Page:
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Killer App

October 26, 2010
by Bobbie Byrne
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Creating a portal for board meetings

Within the first month of working at Edward, I noticed the five-inch binders prepared for each Board of Trustees meeting. One of the administrative assistants would relentlessly hunt down the agenda item owners to get the material as soon as possible. Presentations or supporting documentation were printed and copied. They were couriered to the board member’s home ahead of time. Some duplicate copies were carried to the meeting on a cart. It was the latest in 1980s meeting preparation technology, hot off the Xerox machine!

It was a no brainer to set up a Board Portal. Not only would we save on paper and courier fees, but it would allow the board members to review documents as they were prepared ahead of time at their own convenience. We are lucky enough to have some excellent SharePoint programmers, and they pulled together a clean and easy Web page almost within a matter of hours. There was some quick revision cycles until it was ready to be rolled out.

The first meeting, we did duplicate processes-paper binders and laptops. The team arrived at the boardroom prior to the meeting to set up the laptops, connect the separate mice and the several miles of extension cords required to daisy chain the power. About an hour into the meeting, the laptops had been pushed to the side in favor of the binder books. The laptops had timed out. The smooth surface of the boardroom table was not conducive to mice operation. The older index fingers of the board members were not conducive to laptop touch pads. The spreadsheet font on the screens was too small and not all board members knew how to enlarge the view. Some of the management team presenters noted that it was unnerving to present to a room where everyone had their nose buried in a laptop screen. Nobody really liked the experience. I left a bit dejected as I signed overtime slips for the laptops to be removed after the meeting ran quite late.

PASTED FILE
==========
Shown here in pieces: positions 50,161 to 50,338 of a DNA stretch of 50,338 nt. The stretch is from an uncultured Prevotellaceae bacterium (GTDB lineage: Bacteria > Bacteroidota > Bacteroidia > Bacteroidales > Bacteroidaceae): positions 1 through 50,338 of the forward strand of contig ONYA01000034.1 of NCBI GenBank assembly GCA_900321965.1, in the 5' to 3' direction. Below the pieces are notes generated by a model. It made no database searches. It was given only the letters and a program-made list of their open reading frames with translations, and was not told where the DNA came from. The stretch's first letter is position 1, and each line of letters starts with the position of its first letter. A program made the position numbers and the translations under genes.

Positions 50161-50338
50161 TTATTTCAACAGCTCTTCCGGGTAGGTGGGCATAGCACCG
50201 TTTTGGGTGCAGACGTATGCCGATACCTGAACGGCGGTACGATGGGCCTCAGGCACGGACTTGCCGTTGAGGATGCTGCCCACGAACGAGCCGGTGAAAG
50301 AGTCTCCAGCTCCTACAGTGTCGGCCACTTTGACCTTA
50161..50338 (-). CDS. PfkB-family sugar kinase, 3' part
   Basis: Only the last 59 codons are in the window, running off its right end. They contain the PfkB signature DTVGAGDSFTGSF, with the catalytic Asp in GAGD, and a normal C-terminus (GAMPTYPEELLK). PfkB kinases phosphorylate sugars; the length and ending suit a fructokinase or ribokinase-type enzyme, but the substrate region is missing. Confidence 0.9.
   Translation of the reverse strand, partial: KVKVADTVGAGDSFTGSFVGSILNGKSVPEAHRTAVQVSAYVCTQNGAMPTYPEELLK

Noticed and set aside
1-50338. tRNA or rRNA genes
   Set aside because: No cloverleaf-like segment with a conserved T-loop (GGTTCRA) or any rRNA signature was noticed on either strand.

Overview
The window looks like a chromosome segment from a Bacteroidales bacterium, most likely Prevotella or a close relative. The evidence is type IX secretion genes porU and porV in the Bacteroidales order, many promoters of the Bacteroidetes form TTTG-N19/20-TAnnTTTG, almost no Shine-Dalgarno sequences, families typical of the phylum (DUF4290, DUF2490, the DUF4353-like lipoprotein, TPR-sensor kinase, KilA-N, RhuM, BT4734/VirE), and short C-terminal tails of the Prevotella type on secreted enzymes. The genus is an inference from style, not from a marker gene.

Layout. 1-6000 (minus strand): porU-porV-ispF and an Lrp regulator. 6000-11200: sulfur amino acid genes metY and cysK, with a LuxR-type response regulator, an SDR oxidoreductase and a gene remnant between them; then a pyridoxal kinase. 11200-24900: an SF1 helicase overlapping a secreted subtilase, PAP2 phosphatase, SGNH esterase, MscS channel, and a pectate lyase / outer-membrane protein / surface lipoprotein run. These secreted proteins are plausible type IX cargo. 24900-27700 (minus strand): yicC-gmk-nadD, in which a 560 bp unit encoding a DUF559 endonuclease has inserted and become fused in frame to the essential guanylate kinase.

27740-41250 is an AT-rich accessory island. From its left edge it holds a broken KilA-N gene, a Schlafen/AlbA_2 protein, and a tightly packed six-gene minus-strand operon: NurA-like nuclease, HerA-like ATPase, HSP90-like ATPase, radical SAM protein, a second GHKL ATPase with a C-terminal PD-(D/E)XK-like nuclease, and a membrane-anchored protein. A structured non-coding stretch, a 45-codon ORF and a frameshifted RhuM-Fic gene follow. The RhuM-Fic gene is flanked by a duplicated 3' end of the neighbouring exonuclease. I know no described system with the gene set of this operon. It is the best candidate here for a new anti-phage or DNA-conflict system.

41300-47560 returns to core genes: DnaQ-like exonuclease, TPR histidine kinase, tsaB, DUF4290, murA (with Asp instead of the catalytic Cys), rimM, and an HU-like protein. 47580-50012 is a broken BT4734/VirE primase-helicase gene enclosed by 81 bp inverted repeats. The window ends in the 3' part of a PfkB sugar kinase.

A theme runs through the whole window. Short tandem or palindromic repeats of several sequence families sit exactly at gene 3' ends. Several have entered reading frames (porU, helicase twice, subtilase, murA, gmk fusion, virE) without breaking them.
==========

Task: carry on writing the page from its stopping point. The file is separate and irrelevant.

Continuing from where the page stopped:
The second meeting was a little better. The iPad had been released, and we had purchased some to trial. This time we had half laptops, half ipads, and the printed books as back-up. At the end of this meeting, the laptops were pushed to the side with all the same issues from meeting one. Those with iPads were still going electronic—even the most senior board member had mastered the ease of enlarging screens. The iPads had won; they even beat paper!

Since then, we have stopped printing books all together. We issued each board member an iPad to use during their time on the board. This is certainly far cheaper than any laptop we could purchase and far cheaper than the labor to set up and take down laptops every meeting. It is a more pleasant experience to present with the audience using iPads. They do not block the board members facial expression like laptops can. We have made some additional enhancements to the board portal for home use.